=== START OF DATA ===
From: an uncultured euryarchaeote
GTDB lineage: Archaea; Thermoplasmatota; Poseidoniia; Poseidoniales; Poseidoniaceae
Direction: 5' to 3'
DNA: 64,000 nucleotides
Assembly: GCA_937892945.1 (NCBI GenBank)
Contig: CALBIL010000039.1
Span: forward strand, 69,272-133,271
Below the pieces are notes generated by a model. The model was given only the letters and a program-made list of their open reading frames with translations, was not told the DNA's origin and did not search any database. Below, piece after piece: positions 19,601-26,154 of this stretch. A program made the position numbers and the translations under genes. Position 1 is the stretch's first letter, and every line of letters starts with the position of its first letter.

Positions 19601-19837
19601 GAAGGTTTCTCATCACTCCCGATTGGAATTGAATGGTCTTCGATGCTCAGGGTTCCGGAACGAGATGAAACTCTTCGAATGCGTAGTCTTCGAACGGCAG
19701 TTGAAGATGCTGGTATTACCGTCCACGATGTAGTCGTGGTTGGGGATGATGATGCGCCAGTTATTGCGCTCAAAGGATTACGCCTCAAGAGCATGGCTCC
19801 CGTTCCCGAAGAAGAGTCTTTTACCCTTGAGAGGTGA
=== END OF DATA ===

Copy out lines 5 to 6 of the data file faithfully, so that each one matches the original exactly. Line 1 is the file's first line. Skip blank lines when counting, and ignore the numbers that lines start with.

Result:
Assembly: GCA_937892945.1 (NCBI GenBank)
Contig: CALBIL010000039.1